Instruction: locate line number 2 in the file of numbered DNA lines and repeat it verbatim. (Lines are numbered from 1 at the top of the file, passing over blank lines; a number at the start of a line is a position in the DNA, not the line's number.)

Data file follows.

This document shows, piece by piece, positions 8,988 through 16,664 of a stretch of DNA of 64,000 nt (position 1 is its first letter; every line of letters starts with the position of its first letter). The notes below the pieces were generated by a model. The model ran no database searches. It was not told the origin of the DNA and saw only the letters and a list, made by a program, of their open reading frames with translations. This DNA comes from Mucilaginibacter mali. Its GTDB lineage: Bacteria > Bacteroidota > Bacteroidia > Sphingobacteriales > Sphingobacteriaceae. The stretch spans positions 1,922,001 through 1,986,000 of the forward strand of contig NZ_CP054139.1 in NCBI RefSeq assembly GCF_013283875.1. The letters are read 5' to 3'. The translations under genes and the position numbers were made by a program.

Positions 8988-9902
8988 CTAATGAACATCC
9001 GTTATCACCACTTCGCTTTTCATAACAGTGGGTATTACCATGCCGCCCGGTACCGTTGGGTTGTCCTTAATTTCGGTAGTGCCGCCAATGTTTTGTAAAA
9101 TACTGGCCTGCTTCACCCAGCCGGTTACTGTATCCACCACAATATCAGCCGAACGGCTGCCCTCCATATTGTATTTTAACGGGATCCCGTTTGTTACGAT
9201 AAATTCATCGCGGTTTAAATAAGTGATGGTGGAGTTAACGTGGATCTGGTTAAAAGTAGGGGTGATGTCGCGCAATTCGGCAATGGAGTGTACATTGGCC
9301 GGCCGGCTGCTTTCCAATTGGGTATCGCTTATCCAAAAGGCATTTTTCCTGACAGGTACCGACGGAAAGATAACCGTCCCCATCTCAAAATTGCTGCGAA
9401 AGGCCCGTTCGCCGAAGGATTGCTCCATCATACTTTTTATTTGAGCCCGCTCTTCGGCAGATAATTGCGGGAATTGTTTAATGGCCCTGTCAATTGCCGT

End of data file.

Positions 8988-9902